The tactics that HIV uses to infect cells have been visualised in greater detail than ever before, thanks to a microscopy technique that allows even structures within viruses to be seen.
Conventional light microscopes cannot resolve structures that are smaller than about 200 nanometres because they are limited by the wavelength of visible light. Viruses, which typically measure 25 to 300 nm, are just too small to see.
One way around this has been to tag proteins with fluorescent markers, activate them one at a time, and then map the locations of all these markers into a composite image. Markers can interfere with protein function, though, making it difficult to study proteins in action.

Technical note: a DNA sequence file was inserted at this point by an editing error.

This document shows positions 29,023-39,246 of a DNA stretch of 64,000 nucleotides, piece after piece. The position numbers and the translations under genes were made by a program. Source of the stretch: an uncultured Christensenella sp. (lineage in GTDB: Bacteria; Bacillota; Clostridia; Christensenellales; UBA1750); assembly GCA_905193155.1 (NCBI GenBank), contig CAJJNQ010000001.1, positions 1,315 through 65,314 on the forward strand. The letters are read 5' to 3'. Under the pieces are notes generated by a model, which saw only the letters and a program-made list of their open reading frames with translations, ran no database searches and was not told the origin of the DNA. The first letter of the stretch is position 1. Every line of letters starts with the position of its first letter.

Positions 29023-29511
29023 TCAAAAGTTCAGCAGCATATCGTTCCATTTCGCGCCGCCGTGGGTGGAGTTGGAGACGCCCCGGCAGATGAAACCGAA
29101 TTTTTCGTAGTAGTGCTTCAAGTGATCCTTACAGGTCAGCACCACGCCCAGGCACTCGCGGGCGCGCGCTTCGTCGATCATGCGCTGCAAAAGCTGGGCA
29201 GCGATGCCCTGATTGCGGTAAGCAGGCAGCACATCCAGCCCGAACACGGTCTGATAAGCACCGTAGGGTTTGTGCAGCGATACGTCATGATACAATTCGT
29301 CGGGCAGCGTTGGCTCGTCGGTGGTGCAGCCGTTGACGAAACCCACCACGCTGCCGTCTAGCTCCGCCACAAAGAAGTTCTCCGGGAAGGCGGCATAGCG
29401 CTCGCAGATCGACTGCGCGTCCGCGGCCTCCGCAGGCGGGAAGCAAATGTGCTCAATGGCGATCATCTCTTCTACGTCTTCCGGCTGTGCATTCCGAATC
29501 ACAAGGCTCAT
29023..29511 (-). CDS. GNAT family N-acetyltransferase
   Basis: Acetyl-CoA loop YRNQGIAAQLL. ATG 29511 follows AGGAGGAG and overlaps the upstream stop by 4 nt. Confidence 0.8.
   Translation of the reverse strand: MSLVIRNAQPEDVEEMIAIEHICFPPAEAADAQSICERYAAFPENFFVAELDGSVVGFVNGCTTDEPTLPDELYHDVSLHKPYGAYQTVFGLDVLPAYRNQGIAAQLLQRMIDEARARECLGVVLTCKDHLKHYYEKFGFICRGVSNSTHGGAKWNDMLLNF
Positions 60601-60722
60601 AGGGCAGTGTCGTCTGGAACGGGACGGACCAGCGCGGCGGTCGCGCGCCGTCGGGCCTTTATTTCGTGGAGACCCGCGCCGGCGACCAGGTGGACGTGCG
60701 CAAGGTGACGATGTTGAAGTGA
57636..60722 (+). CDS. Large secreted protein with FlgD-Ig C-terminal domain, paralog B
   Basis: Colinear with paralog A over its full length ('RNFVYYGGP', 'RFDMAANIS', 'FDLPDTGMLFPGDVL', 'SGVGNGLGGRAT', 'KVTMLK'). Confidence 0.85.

Nathalie Arhel at the Pasteur Institute in Paris and her colleagues have modified this technique and inserted a six-amino-acid motif into the enzyme that HIV uses to integrate its DNA into its host’s genome. The motif is too short to affect the enzyme’s function, but long enough to bind to a fluorescent marker molecule.
They used the technique to take a closer look at HIV. Previously, it was unclear whether the virus’s genetic material is released into the cytoplasm of the host cell, or whether it remains in a container called a capsid until reaching the cell’s nucleus. The technique has revealed that it remains in the capsid – information that may provide opportunities for targeting the virus before it integrates its DNA.
Journal reference: Proceedings of the National Academy of Sciences, DOI: 10.1073/pnas.1013267109).
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